Tags: libor | Rate | Spike | Second | Credit | Crisis

Surging Bank Rate Stirs Fear of New Credit Meltdown

By Dan Weil   |   Wednesday, 02 Jun 2010 12:47 PM

The London interbank offered rate, or Libor, recently jumped to a 10-month high, and that has some investors worried that a second credit-market meltdown is coming.

The Libor is what banks charge each other for short-term loans. The rate recently increased 12 days in a row amid concern about Europe’s debt crisis.

"The direction is telling you where the economy is heading. It's very bad," says Michael Pento, chief market strategist at Delta Global Advisors.

"We didn't learn much from the 2008-2009 credit crisis,” he told CNBC.

One lesson is that there’s no decoupling between markets around the world in times of crisis, he says. People thought decoupling would occur then and were wrong.

"Today they are telling us the United States is immune from the sovereign credit crisis in Europe. They are completely wrong (again)," Pento said.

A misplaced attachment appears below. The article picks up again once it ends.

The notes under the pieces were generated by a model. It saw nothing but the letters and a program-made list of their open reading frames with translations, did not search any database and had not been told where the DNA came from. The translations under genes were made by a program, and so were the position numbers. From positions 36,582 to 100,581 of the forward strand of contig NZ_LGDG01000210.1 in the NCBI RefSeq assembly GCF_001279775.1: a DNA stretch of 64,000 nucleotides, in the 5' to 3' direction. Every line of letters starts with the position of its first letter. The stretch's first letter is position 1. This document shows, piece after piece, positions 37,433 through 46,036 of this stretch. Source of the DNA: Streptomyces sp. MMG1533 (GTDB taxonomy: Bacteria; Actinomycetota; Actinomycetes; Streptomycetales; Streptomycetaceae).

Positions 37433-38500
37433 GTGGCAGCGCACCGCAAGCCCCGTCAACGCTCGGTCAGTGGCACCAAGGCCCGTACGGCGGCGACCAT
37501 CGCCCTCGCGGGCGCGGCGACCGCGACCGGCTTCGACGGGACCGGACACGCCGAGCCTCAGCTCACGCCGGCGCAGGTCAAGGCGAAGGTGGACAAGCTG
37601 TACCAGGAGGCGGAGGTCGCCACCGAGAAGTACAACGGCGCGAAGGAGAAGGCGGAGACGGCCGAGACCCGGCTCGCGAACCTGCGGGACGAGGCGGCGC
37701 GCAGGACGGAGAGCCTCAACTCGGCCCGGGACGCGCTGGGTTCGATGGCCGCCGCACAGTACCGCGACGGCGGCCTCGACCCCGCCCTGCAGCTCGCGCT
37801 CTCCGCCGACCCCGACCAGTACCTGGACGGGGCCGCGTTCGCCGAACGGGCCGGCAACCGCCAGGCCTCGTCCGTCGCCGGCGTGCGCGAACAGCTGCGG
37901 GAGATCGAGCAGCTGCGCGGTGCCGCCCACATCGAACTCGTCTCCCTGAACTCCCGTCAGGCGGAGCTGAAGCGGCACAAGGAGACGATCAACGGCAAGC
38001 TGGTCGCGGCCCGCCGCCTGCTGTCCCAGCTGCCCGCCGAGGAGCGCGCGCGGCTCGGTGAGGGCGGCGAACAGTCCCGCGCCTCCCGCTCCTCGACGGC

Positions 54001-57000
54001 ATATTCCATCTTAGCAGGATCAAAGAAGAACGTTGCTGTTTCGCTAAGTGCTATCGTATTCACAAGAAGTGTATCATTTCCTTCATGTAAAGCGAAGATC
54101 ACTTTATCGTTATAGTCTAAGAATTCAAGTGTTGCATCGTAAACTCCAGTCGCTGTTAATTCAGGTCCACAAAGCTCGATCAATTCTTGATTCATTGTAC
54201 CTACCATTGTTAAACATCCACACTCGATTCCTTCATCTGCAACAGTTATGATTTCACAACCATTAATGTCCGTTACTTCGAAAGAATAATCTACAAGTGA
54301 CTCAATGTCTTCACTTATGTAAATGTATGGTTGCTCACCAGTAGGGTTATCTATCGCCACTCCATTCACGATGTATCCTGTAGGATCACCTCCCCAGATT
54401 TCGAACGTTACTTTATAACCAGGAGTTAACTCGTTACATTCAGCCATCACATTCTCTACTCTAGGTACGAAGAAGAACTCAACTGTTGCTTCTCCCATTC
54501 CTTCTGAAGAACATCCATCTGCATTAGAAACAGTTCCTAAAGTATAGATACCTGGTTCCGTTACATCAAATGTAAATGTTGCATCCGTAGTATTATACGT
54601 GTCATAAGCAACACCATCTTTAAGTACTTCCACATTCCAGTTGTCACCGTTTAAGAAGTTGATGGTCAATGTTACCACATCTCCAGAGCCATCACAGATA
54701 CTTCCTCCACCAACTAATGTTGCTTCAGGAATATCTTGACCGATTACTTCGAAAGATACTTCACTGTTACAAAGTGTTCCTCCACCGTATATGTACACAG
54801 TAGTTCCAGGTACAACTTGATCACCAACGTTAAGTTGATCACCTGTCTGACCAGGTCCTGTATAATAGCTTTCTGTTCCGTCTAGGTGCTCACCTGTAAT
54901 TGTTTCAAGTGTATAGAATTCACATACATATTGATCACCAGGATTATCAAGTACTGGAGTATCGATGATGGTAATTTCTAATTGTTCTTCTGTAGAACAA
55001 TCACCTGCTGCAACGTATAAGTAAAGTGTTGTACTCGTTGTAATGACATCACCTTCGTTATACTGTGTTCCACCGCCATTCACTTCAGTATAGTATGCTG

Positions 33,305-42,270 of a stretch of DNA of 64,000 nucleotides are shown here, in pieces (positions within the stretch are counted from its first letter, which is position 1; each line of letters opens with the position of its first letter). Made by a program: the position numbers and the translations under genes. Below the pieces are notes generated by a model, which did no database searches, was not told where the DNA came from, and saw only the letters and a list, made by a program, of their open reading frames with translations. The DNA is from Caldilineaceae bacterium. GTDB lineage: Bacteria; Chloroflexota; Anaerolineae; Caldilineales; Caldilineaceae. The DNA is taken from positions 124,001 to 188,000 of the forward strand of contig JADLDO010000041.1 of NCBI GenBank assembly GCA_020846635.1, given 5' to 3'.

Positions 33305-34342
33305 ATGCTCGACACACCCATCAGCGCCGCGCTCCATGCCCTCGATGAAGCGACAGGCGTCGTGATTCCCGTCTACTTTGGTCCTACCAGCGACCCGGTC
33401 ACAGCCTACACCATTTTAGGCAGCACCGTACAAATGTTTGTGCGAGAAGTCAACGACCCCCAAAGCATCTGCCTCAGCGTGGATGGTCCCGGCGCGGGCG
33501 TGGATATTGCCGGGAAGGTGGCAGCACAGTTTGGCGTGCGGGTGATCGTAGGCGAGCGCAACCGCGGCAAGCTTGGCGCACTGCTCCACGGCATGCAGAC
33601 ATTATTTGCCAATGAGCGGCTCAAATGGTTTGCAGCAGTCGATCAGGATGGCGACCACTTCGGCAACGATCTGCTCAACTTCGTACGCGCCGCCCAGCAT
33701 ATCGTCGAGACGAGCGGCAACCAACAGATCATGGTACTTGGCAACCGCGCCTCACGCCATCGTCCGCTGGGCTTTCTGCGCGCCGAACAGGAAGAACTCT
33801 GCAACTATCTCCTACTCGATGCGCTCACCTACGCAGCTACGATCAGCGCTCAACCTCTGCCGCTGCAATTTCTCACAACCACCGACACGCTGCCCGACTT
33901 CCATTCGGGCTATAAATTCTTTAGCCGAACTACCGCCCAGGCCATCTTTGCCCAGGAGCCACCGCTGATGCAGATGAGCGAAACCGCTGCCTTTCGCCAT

John Lekas, CEO of Leader Capital Group, says the Libor jump presages a double-dip recession that will send the Dow Jones Industrial Average as low as 5,000 by mid-2011.

"It really is the worst of both worlds," he told CNBC.

"Your cost of capital is going to get significantly higher, and what you charge for services is going to get significantly lower."

Nobel laureate economist Joseph Stiglitz is worried about the surge in Libor too.

“The credit markets’ reaction is sending a strong message that the banks don’t trust each other’s balance sheets,” he told the New York Times.

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The London interbank offered rate, or Libor, recently jumped to a 10-month high, and that has some investors worried that a second credit-market meltdown is coming. The Libor is what banks charge each other for short-term loans. The rate recently increased 12 days in a row...
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